• Show them books on diversity

Books can be a great start even from the infant years! When they visually see pictures of children of different skin colours in books and when they see someone in the same skin colour in real life, it is going to seem normal to them. When they read about a child using crutches for walking, they will get the input that some people cannot walk normally and that it’s normal.

Here are some examples of books that can introduce diversity to children: Rainbows Girls and Rainbow Boys

  • Travel far and wide with them

Traveling with kids could be a natural way to make them see varieties in lifestyles. When life permits, travel on the road, to the mountains, in second class trains, in local buses, in autos; make them stand in queues to buy tickets, make them try local cuisines, make them see outside of the gadgets into the real world – wherever diversity exists!

  • Share our experiences

Before I began the series, I had some interactions on the topic with friends and here’s a note a friend had shared  :

“I was brought up in Dehradun culture. We spoke Hindi even at home. But dad insisted we learn Tamil when family came to visit. When I was eight we came to Hyderabad and were totally surrounded by Muslims. Mom and dad had a very mixed group of friends because we grew up away from our hometown. Growing up we had Bihari, Bengali, Telugu, Tamil, Gujrati, and Hindi speaking people. So we would go for Durga Pooja, as much we enjoyed Ramadan in hyd.”

How does it feel to read this, to imagine a multi-cultural childhood? When children listen to such stories, without doubt, their imagination will take them to far-off lands, people, and cultures. Talk to them about another country or place you have visited, the climate, food, clothes, architecture, and its history. Talk about incidents that stand out in your memory – an incident of kindness, survival, struggle – that you had experienced with people at a new place. Talk to them about how seemingly different people and culture can actually have common beliefs and values. Talk to them about the differences they might not get an opportunity to see otherwise. Sharing stories of diversities to children can inspire them to experience the same.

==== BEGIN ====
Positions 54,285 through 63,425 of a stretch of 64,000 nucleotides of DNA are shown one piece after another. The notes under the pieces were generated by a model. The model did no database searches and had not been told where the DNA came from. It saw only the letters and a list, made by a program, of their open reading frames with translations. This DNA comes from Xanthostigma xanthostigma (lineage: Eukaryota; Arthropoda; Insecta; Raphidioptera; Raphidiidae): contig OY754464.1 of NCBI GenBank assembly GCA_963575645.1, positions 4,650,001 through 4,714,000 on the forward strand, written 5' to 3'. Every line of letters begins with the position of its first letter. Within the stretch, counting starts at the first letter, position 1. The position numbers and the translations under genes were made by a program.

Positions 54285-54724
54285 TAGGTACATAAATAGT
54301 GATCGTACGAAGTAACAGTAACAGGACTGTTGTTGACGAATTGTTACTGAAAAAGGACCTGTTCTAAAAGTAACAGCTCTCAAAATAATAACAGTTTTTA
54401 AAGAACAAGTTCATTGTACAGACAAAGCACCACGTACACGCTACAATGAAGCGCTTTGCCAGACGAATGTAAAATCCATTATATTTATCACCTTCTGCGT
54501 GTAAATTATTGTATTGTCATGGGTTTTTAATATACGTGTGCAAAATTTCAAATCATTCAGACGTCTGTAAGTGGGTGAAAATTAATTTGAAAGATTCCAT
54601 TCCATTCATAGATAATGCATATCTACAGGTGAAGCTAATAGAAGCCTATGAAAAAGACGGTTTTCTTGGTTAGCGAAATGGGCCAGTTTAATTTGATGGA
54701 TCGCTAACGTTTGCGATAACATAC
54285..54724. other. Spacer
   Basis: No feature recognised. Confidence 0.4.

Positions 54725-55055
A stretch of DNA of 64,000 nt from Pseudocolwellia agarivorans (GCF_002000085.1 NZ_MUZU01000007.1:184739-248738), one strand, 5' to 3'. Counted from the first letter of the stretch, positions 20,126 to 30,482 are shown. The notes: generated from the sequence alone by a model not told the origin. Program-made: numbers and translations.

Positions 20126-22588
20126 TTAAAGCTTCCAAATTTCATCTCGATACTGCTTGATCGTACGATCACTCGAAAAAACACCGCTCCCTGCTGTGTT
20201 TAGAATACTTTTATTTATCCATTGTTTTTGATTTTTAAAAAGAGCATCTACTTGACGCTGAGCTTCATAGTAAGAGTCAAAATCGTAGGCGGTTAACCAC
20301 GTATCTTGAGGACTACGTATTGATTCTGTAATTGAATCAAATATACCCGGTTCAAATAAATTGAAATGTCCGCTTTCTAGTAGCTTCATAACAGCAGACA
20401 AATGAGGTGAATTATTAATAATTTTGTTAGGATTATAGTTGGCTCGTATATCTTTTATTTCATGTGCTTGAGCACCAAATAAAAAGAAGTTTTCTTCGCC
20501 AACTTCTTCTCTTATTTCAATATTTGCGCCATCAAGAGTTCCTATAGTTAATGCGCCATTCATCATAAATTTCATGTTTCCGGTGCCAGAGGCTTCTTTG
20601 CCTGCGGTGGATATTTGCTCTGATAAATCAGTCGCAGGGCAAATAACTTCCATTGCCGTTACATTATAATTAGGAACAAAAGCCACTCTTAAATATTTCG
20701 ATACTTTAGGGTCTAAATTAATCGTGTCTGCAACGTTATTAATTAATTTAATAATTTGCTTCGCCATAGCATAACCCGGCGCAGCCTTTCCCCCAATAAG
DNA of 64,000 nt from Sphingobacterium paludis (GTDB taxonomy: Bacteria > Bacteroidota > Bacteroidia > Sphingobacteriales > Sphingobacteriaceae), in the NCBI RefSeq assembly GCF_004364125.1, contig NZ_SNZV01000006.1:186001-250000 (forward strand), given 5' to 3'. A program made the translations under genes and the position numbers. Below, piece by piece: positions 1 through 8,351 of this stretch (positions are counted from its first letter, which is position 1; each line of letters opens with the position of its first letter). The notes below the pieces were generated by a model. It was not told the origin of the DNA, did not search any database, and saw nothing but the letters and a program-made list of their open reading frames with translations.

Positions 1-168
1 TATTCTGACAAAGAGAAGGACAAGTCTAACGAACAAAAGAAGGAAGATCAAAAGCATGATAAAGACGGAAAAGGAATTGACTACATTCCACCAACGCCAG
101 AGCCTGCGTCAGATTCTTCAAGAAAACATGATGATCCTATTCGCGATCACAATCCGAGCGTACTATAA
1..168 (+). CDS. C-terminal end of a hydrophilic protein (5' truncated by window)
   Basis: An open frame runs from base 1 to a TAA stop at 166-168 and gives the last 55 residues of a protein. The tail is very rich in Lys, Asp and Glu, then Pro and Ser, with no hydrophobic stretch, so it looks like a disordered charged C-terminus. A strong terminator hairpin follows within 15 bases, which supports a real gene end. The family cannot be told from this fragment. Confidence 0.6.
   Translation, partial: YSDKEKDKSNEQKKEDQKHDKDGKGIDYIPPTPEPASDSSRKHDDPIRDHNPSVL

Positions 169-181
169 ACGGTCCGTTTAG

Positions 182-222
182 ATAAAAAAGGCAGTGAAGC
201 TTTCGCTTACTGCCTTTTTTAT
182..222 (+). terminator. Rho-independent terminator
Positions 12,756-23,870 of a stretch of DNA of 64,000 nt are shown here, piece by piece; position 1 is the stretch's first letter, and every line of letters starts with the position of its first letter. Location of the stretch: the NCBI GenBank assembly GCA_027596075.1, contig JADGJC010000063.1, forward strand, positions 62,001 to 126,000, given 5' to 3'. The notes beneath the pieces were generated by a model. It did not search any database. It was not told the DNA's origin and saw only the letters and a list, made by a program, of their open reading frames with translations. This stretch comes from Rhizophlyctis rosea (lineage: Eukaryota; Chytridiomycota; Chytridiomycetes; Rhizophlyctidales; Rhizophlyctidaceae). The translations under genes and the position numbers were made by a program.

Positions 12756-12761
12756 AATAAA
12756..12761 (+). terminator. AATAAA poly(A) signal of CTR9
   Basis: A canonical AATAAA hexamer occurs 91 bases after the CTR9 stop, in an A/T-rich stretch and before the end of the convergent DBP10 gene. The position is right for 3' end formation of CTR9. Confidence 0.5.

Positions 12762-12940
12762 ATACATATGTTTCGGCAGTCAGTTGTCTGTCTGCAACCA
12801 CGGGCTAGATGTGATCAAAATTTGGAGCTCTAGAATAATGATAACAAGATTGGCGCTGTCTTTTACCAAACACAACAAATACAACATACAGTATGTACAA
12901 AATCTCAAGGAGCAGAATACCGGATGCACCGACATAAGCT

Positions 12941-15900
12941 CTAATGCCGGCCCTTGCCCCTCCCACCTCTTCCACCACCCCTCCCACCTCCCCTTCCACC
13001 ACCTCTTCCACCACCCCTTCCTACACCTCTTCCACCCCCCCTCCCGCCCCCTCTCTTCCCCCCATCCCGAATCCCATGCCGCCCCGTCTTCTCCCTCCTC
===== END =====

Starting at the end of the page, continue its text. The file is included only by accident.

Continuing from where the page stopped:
• Give appropriate answers to their questions

When children notice differences in other people, they might come to you with their questions. Your answers are critical for that’s what will build their notions about the differences they discover.

When your child asks: “Why is that girl wearing a scarf on her head?”

What would you answer: “That’s a part of a tradition” or “Those people are like that.”

When your child asks: “Why does that boy make a weird sound all the time?”

What would you answer: “He is facing some challenges in growing up.” or “He is a mental.”

When your child asks: “How do they eat that yucky thing on their plate?”

What would you answer: “For them it’s their regular food like how we have dosa and rice.” or “They are horrible people. We cannot imagine eating such stuff.”

Unintentionally we might have given answers of the second kind. But if we realized the message we were sending across with such answers, we might want to choose a better way to answer like the first ones.

Such trivial everyday conversations are where parents can make a difference. Let’s choose what is right!